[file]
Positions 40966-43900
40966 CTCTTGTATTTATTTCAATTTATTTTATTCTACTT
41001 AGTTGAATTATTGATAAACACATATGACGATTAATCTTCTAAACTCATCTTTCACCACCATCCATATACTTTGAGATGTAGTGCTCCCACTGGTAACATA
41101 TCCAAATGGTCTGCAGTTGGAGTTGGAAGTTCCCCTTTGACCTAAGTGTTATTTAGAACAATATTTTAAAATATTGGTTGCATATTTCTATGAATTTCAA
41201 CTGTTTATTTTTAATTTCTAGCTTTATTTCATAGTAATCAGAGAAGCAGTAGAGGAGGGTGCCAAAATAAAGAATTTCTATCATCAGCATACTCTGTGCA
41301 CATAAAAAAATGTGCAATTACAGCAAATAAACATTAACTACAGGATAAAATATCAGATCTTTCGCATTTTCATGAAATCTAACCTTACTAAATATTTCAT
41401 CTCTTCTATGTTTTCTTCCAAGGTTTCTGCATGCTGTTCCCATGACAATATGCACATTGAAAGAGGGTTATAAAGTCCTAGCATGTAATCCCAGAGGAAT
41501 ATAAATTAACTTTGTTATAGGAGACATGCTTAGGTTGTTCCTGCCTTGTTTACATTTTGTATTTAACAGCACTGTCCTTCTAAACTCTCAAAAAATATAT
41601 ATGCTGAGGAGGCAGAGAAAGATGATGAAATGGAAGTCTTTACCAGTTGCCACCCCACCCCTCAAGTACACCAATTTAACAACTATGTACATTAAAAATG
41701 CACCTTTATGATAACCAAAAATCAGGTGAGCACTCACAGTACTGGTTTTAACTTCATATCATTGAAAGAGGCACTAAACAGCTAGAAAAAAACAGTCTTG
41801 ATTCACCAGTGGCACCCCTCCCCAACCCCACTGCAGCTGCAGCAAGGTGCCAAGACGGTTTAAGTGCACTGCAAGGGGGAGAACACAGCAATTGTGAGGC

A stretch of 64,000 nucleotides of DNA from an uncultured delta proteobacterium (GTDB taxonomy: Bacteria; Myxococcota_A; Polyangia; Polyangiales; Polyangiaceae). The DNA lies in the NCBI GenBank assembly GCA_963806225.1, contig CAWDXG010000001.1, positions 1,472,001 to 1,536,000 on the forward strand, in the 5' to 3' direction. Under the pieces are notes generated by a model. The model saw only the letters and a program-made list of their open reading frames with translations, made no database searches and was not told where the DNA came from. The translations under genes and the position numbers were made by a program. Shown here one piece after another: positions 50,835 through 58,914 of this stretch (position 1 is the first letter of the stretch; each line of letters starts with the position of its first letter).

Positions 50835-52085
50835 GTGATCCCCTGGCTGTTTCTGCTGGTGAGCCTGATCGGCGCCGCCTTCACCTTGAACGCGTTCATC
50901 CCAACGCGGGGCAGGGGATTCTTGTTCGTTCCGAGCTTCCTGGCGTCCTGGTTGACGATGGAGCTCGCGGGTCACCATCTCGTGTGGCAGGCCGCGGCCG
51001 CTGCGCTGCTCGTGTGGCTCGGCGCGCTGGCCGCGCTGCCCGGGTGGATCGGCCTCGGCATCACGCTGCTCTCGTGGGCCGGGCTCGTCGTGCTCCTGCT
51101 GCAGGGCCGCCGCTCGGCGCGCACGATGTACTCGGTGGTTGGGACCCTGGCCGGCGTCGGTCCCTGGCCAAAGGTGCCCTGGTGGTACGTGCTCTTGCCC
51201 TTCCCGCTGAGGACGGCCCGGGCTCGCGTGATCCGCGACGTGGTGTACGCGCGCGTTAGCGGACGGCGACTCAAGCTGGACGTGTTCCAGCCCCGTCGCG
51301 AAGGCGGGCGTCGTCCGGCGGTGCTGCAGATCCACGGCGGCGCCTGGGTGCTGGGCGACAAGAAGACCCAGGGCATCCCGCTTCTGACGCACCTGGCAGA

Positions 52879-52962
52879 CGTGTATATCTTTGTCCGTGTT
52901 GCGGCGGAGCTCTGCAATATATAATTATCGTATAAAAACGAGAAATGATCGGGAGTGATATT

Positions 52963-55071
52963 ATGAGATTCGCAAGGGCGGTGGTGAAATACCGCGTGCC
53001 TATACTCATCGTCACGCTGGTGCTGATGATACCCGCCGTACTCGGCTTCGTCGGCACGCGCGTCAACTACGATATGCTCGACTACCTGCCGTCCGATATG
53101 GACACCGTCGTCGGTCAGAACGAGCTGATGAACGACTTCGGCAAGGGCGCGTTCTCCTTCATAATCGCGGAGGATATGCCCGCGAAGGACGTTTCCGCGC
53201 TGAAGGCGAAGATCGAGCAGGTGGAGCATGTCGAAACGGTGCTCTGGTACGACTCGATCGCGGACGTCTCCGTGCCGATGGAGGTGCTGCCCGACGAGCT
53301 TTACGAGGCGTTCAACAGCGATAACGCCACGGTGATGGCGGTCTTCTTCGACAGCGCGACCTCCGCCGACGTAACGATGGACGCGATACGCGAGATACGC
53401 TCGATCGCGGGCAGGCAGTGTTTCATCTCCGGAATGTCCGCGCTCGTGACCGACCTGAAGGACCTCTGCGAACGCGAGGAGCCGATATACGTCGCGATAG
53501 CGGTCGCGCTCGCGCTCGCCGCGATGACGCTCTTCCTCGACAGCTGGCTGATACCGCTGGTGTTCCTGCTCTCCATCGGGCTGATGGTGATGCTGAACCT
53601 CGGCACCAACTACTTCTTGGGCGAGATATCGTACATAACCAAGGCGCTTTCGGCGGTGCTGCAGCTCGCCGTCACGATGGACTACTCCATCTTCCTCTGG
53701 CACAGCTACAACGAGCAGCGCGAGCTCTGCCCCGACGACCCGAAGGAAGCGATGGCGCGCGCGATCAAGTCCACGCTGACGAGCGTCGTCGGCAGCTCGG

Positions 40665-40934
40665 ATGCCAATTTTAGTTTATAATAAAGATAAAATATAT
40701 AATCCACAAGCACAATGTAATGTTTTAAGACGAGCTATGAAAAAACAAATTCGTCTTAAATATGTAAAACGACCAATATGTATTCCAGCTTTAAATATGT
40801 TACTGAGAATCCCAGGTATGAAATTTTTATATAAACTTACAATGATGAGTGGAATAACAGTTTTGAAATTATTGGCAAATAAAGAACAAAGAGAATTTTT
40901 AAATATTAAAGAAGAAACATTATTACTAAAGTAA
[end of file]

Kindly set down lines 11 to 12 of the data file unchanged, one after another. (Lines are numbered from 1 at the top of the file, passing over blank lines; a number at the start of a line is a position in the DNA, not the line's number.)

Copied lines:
41801 ATTCACCAGTGGCACCCCTCCCCAACCCCACTGCAGCTGCAGCAAGGTGCCAAGACGGTTTAAGTGCACTGCAAGGGGGAGAACACAGCAATTGTGAGGC

A stretch of 64,000 nucleotides of DNA from an uncultured delta proteobacterium (GTDB taxonomy: Bacteria; Myxococcota_A; Polyangia; Polyangiales; Polyangiaceae). The DNA lies in the NCBI GenBank assembly GCA_963806225.1, contig CAWDXG010000001.1, positions 1,472,001 to 1,536,000 on the forward strand, in the 5' to 3' direction. Under the pieces are notes generated by a model. The model saw only the letters and a program-made list of their open reading frames with translations, made no database searches and was not told where the DNA came from. The translations under genes and the position numbers were made by a program. Shown here one piece after another: positions 50,835 through 58,914 of this stretch (position 1 is the first letter of the stretch; each line of letters starts with the position of its first letter).